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Tabarka - a general history

Daily Mail December 10th, 1912:
Today, Messrs. William Gray and Co., Ltd., launched the handsome steel screw steamer Tabarka, which they have built to the order of Messrs. Frank C. Strick and Co., Ltd., of Sondon and Swansea, for La Tunisienne Steam Navigation Company, of Paris.
She will take the highest class in Lloyd’s and is of the following dimensions, viz.: Length over all, 362ft., breadth, 50ft., and depth, 27ft. 8 in, with long bridge, poop, and top-gallant forecastle. The saloon, staterooms, captain’s and officers’ rooms will be fitted up in the poop, and the engineers in houses on the bridge deck, and the crew’s berths in the forecastle. An electric light installation is being fitted throughout.
The hull is built with deep bulb-angle frames, cellular double bottom, and large aft peak ballast tank, ten steam winches, steam steering gear amidships, hand screw gear aft, patent direct steam windlass, large horizontal multitubular donkey boiler, stockless anchors, telescopic masts with fore and aft rig, boats on deck overhead and all requirements for a first class cargo steamer, including Porter’s patent derrick sockets for dealing with heavy lifts by combining the ships ordinary derricks.

Triple-expansion engines are being supplied by the Central Marine Engineering Works of the builders, having cylinders 24in., 38in., and 64in. Diameter, with a piston stroke of 42in., and two large steel boilers adapted for a working pressure of 180lbs. per square inch, worked under Howden’s system of forced draught.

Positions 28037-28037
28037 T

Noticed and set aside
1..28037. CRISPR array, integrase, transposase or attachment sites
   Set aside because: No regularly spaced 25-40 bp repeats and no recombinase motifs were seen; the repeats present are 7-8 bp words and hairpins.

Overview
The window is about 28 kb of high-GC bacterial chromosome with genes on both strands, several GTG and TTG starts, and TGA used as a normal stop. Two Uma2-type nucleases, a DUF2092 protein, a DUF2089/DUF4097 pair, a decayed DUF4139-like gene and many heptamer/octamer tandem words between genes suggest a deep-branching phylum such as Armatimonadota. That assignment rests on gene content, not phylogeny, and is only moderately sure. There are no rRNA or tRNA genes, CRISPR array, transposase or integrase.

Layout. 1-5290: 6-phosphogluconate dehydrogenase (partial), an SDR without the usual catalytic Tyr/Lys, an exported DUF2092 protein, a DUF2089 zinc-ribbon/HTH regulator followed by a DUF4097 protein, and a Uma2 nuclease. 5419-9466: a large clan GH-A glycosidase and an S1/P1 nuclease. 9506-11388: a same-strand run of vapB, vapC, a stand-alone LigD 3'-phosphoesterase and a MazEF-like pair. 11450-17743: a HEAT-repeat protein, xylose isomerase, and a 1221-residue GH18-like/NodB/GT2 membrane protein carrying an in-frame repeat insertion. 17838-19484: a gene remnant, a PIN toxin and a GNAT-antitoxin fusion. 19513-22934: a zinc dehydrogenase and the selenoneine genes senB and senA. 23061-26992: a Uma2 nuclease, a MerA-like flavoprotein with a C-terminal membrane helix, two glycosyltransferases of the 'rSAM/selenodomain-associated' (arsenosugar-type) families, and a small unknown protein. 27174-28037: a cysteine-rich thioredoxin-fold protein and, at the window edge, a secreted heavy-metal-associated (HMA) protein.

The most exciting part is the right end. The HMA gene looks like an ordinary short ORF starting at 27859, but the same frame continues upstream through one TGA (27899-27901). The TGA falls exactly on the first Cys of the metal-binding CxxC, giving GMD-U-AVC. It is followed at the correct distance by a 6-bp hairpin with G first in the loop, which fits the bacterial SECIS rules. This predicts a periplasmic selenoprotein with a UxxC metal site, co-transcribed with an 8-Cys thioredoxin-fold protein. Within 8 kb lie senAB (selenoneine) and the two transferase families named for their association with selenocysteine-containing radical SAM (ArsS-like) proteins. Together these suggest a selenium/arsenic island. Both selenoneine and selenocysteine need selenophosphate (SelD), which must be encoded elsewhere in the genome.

The ship and machinery have been constructed under the superintendence of Mr. Archibald Walker on behalf of the owners, the ceremony of naming the steamer Tarbarka was gracefully performed by Mrs. F. W. Hunter, Hartlepool."
The following is taken, with kind permission, from www.wrecksite.eu:
"The Panamanian flag freighter, SS Granville (ex-Wipunen, ex-Tabarka), was torpedoed by the German U-338 (Manfred Knizel) on March 12, 1943 at 1356 GCT while en route from New York to Iceland in Convoy SC 122, with 1300 tons of British Lend-Lease cargo and 2400 tons of U.S. Army and Navy general stores. In addition, there was 500 bags of U.S. Mail and an invasion barge atop #2 and #3 hatches. The ship´s complement consisted of 35 merchant crew, 11 U.S.

Naval Armed Guard and one passenger, a U.S. Army Lt. Colonel. Eleven (11 ) crew members and 2 Navy men lost their lives. Four of the crew lost were Americans. At 1356 GCT (1156 local time), a torpedo slammed into the port side at #2 hold starting a fire in the hold. As fate would have it, the engine room flooded as the watertight door betwe en the coal bunkers and fire room was not closed because coal was being transferred from the bunkers to the fire room. The ship broke in two pieces amidships and sank within 15 minutes. Abandon ship was ordered between 1200 and 1206 (ship´s time) in boats and rafts. The survivors were picked up about an hour later by HMS LAVENDER (K-60) and landed at Liverpool on March 23rd. Ten of the crew lost were from the Engine Department, most of them working in the engine room at the time of the explosion.
The 2nd Mate was rescued but died on the rescue ship and buried at sea."

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